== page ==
A recount in the Precinct 5 constable's race tightened the results somewhat, although the top two finishers on election night remained the top two finishers after the recount.
Precinct 5 chief deputy constable Frank Flores III remained the top vote-getter, followed by Seale Junior High School truancy officer Dionicio "Don" Ysassi.
Flores and Ysassi will face off in a run-off election April 8 since neither of them received more than 50 percent of the votes cast.
The April 8 run-off will also include races for Democratic Party chair and Precinct 3 constable in Bishop. A Republican Party run-off isn't necessary.
Lt. Gilbert Gomez of the Robstown Police Department, who finished third in the Precinct 5 constable's race, picked up four votes in the recount, but not enough to close the 26-vote gap with Ysassi.
Gomez picked up one additional vote directly as a result of the recount, and four others that weren't counted on election night, said Susan Reeves, elections administrator for the Nueces County Democratic Party.
Reeves said Gomez picked up one vote from mail-in ballots after they were recounted all day Friday at the Nueces County Courthouse.
In addition, Gomez picked up three more votes from early voting results.
The results from one early voting polling site were not tabulated into the final results on election night, said Nueces County Clerk Diana Barrera
After an audit of the unofficial results last week, 1,568 votes were added to the final results.
Barrera said the changes did not affect the outcome of any March 4 race.
According to Precinct 5 election night results, Flores won 1,379 of the 4,179 votes cast, or 33 percent; Ysassi won 960 of the votes cast, or 23 percent; Gomez won 934 of the votes, or 22 percent; Corpus Christi deputy marshal Gerardo "Gerald" Ochoa won 603 votes, or 14.4 percent, while Robstown businessman Rolando Martinez received 303 votes, or 7 percent.
Reeves said she had faith in the voting system and the method used in Friday's recount.
"I believe that the e-slate system that we use is quite accurate. I have a lot of faith in it," Reeves said. "We audited everyone one of the cards and found out one early voting results had not been counted."
Reeves said it was the first recount she has participated in since becoming Democratic elections administrator two years ago.
"Of course one of the candidates was hoping it would go other way, but he was able to see the process and I hope he feels more confident now that he's see that," Reeves said, adding election officials were working quickly to reprogram voting machines for the April 8 run-off.
Whoever wins the run-off will likely become Precinct 5 constable, although Independents have until May to file.
Gomez said he and about a dozen other people were present during the recount and he watched officials manually check early voting and mail-in ballots and review the electronic counts from voting machines.
Gomez said he was not sure on the final costs of the recount, but he did have to place a $476 deposit.
"Everything was done out in the open, you're able to observe," Gomez said. "It wasn't open to the public, but it was open to us. I was satisfied with the way it was handled there. There was very little difference from the original count.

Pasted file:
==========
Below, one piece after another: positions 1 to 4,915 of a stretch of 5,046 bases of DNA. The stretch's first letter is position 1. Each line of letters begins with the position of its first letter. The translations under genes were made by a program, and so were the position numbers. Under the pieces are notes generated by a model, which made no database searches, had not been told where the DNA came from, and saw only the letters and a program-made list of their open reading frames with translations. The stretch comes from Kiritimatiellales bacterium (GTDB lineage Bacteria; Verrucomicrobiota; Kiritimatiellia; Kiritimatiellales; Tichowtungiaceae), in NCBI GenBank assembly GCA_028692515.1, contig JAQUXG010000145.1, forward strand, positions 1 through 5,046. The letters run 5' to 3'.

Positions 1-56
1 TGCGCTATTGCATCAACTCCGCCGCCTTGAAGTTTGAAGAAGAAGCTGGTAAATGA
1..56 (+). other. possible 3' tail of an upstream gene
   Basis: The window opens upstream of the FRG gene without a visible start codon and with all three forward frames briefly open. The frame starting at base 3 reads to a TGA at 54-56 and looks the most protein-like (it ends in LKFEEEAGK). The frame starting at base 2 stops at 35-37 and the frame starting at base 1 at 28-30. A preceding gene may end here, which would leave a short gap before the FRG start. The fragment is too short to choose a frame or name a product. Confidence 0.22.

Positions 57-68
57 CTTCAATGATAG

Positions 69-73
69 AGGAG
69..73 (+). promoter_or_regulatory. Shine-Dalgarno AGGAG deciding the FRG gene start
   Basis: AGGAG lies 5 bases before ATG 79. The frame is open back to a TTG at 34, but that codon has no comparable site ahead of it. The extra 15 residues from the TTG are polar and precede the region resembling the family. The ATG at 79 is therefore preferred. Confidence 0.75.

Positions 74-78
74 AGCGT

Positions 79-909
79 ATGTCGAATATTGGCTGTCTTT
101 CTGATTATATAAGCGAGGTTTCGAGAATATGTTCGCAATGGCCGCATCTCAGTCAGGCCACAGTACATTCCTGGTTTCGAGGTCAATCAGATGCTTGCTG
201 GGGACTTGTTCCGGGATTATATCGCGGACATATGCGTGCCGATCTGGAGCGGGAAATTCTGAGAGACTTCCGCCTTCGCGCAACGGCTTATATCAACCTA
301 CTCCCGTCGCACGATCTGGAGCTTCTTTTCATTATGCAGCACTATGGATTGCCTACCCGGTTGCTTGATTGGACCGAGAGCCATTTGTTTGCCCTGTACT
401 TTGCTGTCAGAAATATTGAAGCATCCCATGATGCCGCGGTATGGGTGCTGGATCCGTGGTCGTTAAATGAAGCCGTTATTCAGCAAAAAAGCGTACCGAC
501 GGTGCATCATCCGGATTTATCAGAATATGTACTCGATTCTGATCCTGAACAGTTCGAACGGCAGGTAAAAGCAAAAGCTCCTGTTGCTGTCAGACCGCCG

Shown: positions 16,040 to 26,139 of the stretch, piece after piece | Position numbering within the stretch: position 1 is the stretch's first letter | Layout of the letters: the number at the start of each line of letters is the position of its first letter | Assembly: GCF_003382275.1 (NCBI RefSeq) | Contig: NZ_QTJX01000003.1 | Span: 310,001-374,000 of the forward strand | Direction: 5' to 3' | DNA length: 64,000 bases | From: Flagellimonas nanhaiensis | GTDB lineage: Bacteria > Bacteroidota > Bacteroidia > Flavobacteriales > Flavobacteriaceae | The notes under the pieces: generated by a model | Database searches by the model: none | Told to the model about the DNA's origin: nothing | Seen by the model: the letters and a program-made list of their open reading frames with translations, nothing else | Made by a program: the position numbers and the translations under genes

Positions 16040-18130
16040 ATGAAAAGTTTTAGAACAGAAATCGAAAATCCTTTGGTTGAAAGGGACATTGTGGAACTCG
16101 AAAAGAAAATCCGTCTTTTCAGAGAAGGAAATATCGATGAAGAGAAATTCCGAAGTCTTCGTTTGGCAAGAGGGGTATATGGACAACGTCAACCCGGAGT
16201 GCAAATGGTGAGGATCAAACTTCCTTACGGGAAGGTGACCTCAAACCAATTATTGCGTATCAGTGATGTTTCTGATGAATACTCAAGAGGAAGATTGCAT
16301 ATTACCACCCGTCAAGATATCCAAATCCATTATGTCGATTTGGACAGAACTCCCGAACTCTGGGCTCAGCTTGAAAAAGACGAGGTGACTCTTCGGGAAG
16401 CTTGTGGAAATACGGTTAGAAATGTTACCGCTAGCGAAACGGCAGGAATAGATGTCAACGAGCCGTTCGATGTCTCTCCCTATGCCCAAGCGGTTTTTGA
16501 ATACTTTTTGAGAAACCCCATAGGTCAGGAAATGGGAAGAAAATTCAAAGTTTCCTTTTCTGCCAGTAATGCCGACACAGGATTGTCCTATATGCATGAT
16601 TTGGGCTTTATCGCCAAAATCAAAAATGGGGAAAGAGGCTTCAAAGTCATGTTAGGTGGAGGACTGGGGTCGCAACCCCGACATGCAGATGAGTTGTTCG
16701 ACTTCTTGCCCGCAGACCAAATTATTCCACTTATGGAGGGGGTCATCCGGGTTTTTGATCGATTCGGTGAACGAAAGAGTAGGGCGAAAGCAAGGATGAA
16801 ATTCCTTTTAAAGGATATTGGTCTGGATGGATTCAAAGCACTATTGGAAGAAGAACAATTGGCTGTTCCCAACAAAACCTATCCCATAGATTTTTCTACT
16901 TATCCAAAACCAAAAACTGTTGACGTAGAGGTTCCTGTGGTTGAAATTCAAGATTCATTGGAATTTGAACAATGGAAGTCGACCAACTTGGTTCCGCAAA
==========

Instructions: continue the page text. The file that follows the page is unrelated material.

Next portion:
"I'm disappointed, of course, like anyone would be, but I respect the decision of the people because, after all, this is what democracy is all about. I'm glad that it's over, but I kind of felt that things weren't going to change that much after the recount, but it was something I had to do for my supporters."
Ysassi said he was also present for Friday's recount.
"I was a little nervous, but I'm happy that it came out the way it did. I trusted in the system, that the count that they had the first time was an accurate count," Ysassi said. "But he had a right to ask for a recount. I would have asked for one too."
Ysassi said he was looking forward to the run-off against Flores.
"I'm very, very confident, very optimistic," Ysassi said. "I have all three former (precinct 5 constable) candidates endorsing me. They said any support that I needed, just call them and they would be happy to help me out on anything that I need help with."
Ysassi said a head-to-head match up was preferable to running in a race with five candidates.
"At least you know what you have to do," Ysassi said. "You go out there with five candidates, it's hard to make a determination on how that will come out. At least now I have a real good chance to get elected."
Gomez said he enjoyed his first campaign for public office and that he would probably run again for Precinct 5 constable in four years.
"I certainly would not rule out running at some other time for that office or some other office. I do see myself as a candidate in that race or some other race in the future," Gomez said. "I feel positive about the things we able to do. The campaign process was very positive, meeting people, getting close to supporters and working with them hand-in-hand was very positive for me and I really enjoyed it. It was a lot of hard work, but I'm not afraid of hard work. We just have to get more people involved."
Flores also said he looked forward to a two-way race against Ysassi instead of a five-way contest.
"I think he's just another candidate and we're looking forward to running another good race and continuing our campaign as before," Flores said. "I'll continue doing the same things as before and making contact with the constituents in my precinct and asking for their support. It's another election, so the race isn't over, just halfway done."